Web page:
Ruthie’s BBQ and Pizza in Montclair has become the second New Jersey restaurant going public with its COVID-19 vaccine requirement for indoor dining, according to a news report by the Montclair Local.
The move by the Essex County business follows a similar one by It’s Greek To Me Ridgewood in its namesake community, which on Aug. 10 began requiring patrons to show that they’ve gotten the jab in order to dine indoors.
Ruthie Perretti, who owns the eatery, reportedly told the Montclair Local that the move was in response to its close proximity to a nearby school and football field. She reportedly indicated that they’ve faced “no resistance” from customers who were asked to show their proof of vaccine. In addition, masks will be required if more than five customers are inside the establishment at once.
Masks are not required under state law, while strongly encouraged by state officials. Gov. Phil Murphy has largely resisted going back to a facemask mandate at businesses and public places, with the exception of at K-12 schools.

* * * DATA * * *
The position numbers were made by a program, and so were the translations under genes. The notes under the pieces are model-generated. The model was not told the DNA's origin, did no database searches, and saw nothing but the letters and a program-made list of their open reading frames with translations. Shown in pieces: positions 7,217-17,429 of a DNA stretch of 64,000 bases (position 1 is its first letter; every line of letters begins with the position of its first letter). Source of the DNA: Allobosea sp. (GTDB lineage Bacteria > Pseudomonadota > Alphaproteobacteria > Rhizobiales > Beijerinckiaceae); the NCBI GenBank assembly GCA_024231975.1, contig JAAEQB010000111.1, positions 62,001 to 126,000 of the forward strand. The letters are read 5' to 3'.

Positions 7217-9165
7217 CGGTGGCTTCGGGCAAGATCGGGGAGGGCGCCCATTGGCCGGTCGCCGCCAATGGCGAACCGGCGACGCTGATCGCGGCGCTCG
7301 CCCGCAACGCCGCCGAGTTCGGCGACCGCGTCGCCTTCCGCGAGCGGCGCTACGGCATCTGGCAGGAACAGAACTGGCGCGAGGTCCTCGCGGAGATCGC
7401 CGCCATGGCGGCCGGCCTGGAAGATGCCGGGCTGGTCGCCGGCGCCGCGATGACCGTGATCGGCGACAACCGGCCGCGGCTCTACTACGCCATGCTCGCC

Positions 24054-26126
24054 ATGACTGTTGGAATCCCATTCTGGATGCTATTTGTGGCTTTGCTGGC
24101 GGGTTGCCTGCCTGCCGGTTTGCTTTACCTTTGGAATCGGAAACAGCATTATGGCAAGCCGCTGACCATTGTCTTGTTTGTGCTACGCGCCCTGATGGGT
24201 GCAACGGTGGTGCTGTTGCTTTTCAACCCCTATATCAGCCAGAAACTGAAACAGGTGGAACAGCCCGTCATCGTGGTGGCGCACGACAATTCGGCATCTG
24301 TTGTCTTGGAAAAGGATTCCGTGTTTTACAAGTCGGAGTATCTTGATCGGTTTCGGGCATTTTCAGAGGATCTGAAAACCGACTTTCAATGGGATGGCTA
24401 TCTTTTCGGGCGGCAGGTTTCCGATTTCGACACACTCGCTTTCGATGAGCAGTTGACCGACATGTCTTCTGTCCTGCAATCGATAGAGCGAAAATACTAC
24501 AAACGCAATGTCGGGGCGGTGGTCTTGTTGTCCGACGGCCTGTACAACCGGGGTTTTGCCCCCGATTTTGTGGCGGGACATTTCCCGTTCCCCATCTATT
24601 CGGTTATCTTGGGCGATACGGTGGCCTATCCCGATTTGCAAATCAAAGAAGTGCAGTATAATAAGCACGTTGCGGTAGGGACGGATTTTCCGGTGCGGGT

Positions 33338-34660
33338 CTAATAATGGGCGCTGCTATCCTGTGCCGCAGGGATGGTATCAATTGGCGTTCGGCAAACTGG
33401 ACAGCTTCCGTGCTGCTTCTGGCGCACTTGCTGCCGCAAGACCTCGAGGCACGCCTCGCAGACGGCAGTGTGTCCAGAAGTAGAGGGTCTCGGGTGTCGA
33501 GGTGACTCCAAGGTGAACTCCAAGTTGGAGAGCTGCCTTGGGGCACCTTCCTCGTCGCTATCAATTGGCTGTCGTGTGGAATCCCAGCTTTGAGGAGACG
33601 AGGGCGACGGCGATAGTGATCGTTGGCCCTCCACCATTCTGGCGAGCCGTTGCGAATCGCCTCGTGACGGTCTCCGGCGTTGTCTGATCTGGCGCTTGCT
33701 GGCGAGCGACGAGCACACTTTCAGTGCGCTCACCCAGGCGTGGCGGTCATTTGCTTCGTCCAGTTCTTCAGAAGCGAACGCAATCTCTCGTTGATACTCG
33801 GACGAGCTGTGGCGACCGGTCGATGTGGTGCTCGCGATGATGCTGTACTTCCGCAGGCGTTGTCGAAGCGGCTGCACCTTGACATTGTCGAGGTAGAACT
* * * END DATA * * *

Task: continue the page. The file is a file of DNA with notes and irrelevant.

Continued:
On Aug. 16, New York City instituted a vaccine mandate for indoor activities such as indoor dining, gyms and theaters. Many other businesses up and down New Jersey and across the nation have followed suit, as the highly contagious delta variant surges among those who have not gotten the vaccine.
Live Nation Entertainment, which owns two of the state’s largest concert venues – PNC Bank Arts Center and BB&T Pavilion – said a vaccine mandate will go into effect on Oct. 4, while the smaller 2,500-person Starland Ballroom is requiring the shot by Oct. 1.
That gives fans and staff more than the one-month waiting period needed between the first and second doses of the more commonly used Pfizer and Moderna shots.
New Jersey health care workers and other frontline staff in “high-risk” settings, such as senior homes, are required to get the shot or submit to routine COVID-19 testing, under an order Gov. Phil Murphy recently signed.
The vaccine mandate enters murky legal grounds and has become a politically and culturally divisive topic. But state and federal laws generally allow employers to impose mandates, like for inoculations.